sprouts art and nature school

is nature school right for you?

It certainly isn’t right for everyone – but we think it’s an essential childhood experience. 

This short questionnaire will help you determine if a nature school will be a good fit for your family. 

Sprouts is a nature school, to be certain, but it is also a micro-school, an urban school, an art school, and a community.  Learn more about Sprouts here. 

1. Does your family love nature?

Seems obvious, but really think about it.  Do you seek out nature experiences as a family? Do you discuss the importance of nature at home? No one is required to love every single bit of nature – but embracing the rougher aspects as well as the beautiful ones is an important part of nature school.  Kids in nature school encounter mosquitoes and wasps, mud and sand, fungi and slugs; they will also develop a fondness for insects, appreciation for pollinators, experience in composting and gardening, and a tolerance for all types of weather. 

children and nature

Are we supporting the connection?

2. Does your family embrace a mess?

There is one part of nature school that is sure to come home with the kids every day: dirt.  Sometimes mud, or sand, or rocks.  Sometimes pollen, or seeds, or gunk that no one is quite sure what it is.  But always dirt.  Dirty clothes, dirty coats, dirty shoes, dirty hands and faces.  At Sprouts, we consider the dirt a sign of a great day exploring in nature!  

benefits of mud play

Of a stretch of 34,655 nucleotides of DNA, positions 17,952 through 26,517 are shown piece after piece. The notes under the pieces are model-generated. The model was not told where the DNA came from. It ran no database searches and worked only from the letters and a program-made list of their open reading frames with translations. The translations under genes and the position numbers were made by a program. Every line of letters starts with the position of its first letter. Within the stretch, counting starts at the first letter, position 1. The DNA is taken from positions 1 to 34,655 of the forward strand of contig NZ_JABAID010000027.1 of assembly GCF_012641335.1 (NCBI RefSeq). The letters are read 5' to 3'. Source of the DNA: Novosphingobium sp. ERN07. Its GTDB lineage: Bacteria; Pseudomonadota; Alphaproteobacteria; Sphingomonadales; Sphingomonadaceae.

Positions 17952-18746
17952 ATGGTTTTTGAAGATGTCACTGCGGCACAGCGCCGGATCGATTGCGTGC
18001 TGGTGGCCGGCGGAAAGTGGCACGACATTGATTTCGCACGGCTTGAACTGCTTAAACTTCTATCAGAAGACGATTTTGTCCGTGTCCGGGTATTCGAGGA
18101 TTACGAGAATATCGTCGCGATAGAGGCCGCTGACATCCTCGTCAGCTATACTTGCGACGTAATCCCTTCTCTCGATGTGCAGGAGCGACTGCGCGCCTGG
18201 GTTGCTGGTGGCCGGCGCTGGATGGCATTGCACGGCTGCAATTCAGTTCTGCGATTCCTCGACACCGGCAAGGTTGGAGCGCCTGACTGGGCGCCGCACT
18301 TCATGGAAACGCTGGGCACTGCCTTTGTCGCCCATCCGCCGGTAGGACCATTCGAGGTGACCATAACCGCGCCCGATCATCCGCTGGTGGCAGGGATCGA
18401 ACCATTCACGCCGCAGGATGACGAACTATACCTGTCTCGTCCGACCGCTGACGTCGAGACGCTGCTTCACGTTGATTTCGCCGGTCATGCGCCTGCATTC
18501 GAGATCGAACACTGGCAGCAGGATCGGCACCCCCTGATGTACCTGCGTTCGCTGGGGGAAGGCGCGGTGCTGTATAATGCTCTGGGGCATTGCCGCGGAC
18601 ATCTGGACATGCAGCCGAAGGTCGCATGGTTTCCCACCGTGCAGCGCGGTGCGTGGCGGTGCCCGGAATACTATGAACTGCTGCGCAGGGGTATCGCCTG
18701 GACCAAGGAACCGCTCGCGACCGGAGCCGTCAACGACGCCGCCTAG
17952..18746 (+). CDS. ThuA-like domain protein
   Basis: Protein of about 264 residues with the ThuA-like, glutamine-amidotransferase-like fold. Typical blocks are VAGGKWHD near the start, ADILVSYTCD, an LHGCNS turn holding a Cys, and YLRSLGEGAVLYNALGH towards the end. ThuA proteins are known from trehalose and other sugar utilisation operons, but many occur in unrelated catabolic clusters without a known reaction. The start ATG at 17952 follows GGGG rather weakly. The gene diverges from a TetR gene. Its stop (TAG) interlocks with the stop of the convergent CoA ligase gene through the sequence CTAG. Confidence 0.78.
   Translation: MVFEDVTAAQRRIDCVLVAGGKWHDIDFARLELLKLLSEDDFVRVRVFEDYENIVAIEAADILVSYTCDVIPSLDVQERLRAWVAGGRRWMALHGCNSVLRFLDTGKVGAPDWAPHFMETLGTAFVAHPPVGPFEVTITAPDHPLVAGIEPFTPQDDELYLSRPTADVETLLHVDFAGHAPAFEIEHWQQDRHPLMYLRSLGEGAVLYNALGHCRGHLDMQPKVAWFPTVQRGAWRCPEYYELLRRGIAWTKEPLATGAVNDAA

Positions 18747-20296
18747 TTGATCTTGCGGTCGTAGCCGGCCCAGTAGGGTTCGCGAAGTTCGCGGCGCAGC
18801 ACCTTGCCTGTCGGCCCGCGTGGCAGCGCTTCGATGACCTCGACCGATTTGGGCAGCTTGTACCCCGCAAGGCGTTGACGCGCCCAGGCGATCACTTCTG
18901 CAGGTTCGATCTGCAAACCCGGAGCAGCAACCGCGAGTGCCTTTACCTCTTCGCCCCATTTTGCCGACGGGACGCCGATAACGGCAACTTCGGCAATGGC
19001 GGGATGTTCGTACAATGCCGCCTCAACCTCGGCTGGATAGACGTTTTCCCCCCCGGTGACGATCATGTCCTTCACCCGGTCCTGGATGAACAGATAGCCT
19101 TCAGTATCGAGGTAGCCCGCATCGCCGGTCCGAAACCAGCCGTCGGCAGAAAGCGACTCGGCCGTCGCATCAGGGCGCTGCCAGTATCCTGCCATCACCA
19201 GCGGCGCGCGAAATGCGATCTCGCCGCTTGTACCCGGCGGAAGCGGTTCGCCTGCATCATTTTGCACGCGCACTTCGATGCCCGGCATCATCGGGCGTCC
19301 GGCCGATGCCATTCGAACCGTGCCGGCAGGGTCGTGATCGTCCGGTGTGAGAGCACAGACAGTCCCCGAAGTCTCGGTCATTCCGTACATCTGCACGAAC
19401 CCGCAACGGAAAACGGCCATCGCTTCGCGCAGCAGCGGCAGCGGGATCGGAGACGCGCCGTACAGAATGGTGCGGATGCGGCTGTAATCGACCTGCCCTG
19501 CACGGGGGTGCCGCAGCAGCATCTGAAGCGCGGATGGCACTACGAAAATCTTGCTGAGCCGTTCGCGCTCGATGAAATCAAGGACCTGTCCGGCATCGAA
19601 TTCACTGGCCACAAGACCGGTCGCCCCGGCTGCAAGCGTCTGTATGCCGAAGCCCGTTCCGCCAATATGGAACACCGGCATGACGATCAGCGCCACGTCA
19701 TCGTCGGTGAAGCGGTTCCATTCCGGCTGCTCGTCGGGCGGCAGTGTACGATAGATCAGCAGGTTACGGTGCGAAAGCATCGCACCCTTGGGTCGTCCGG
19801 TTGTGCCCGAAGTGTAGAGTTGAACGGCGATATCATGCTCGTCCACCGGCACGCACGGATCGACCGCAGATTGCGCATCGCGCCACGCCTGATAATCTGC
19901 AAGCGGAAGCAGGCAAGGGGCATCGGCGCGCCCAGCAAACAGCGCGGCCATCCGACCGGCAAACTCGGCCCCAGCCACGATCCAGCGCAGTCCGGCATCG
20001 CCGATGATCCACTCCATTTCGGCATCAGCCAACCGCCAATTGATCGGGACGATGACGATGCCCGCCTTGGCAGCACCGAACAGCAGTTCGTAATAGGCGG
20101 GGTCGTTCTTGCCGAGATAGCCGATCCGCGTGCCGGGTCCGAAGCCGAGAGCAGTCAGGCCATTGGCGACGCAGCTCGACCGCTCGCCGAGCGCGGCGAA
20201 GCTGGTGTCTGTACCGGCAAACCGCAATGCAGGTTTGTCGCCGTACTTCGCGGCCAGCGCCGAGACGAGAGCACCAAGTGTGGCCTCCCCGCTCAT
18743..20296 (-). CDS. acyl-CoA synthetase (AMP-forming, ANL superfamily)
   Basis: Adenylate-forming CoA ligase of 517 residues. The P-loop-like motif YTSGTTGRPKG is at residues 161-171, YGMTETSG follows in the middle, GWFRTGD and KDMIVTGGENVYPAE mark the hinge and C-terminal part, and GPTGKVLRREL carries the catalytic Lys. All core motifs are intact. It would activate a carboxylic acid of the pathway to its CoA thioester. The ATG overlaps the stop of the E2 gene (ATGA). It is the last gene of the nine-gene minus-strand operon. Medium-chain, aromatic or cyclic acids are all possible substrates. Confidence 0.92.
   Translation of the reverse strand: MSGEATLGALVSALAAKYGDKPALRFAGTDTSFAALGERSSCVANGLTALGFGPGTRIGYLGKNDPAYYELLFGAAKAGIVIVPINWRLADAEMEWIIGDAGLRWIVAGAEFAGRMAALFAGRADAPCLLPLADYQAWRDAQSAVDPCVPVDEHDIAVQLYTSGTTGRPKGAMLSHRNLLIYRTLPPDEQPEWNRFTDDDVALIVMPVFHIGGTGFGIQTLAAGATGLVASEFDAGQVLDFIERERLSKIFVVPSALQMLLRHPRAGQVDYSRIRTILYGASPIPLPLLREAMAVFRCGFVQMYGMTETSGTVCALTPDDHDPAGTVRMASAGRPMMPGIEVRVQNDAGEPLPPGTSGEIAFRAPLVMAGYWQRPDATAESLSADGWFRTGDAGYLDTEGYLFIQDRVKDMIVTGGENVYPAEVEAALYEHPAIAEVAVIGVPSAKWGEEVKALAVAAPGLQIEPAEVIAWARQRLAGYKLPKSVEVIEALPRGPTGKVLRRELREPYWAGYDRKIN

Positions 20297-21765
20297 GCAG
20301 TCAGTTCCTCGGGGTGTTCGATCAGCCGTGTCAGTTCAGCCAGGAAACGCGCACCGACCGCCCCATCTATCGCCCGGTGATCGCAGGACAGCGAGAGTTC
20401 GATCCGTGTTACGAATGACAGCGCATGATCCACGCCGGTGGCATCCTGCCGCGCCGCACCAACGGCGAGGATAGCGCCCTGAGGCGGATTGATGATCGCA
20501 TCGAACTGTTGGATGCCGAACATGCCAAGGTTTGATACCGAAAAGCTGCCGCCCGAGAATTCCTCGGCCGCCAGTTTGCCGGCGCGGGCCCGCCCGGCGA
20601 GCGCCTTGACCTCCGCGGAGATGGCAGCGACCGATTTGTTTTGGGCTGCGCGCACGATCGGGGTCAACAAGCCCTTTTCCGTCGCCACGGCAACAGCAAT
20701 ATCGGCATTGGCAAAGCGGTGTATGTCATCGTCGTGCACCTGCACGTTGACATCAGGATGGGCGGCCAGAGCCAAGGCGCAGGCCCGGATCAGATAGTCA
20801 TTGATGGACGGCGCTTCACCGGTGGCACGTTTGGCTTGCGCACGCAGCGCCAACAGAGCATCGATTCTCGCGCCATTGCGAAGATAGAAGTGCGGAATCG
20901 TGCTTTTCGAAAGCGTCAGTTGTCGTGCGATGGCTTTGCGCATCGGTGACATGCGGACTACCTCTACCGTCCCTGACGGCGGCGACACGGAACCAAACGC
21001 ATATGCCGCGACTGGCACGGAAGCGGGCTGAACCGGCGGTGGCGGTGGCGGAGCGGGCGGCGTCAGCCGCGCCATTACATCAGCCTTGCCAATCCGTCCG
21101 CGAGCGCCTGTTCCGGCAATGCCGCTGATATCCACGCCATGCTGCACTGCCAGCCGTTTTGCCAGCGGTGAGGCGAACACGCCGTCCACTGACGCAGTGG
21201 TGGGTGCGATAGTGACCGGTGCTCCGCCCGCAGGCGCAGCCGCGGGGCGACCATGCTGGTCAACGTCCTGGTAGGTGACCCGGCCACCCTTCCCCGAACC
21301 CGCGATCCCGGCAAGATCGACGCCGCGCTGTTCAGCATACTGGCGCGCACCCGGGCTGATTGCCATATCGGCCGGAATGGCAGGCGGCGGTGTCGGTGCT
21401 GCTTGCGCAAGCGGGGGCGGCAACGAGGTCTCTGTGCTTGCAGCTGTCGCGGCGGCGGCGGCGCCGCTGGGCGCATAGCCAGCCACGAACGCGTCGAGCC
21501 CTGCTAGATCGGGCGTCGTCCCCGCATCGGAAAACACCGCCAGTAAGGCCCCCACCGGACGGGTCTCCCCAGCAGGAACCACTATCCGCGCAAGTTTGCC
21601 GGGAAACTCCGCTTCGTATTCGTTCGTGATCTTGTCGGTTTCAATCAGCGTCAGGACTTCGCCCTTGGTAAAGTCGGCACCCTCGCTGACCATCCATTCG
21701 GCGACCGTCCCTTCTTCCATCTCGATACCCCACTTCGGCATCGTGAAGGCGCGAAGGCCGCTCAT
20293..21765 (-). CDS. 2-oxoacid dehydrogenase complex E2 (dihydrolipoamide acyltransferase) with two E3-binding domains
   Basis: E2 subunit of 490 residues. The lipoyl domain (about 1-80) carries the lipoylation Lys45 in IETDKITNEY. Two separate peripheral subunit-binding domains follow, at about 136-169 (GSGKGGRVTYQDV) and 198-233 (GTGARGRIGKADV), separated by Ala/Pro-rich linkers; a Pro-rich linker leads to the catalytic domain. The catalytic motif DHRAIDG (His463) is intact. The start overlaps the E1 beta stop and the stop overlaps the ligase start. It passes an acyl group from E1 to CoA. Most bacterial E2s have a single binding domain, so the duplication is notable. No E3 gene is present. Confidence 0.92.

It's not just okay, it's important.

dirt is good

Why kids need exposure to germs.

3. Does your family value play time?

Kids in nature school are not getting a typical academic-focused early childhood education. They aren’t doing flash cards or worksheets.  They aren’t focusing on a shape, letter, or color each week.  What they are doing is learning through play.  They are finding out what happens to the plants and animals through the seasons.  They are learning how to find and care for insects, how to grow plants, how to learn from their surroundings.  They are learning problem solving, risk taking, and appreciation for our planet.  And they are playing – the most important work of childhood.

5 proven benefits of play

Writing a prescription for play.

10 things

every parent should know about play

4. Does your family value positive risk-taking?

Does your child learn an important lesson by falling? We believe they do.  Kids are natural risk-takers – it’s the only way to learn what you are capable of  – and they begin with physical risks.  As they grow and change they develop confidence, body awareness, muscle tone, and balance by attempting new physical feats – whether they are successful or not.  Unsuccessful attempts offer kids lessons in resilience, patience, and grit.  Success offers confidence, purpose, and skill.   

risky play in early childhood

Risk taking is an important part of childhood.

benefits of risk taking

in the classroom

what's your result?

The results should be pretty clear : kids at Sprouts love nature, get messy, don’t participate in rigorous academics, and take risks.  We’d love to tell you more about why nature school is right for EVERY kid: Benefits of Art & Nature School.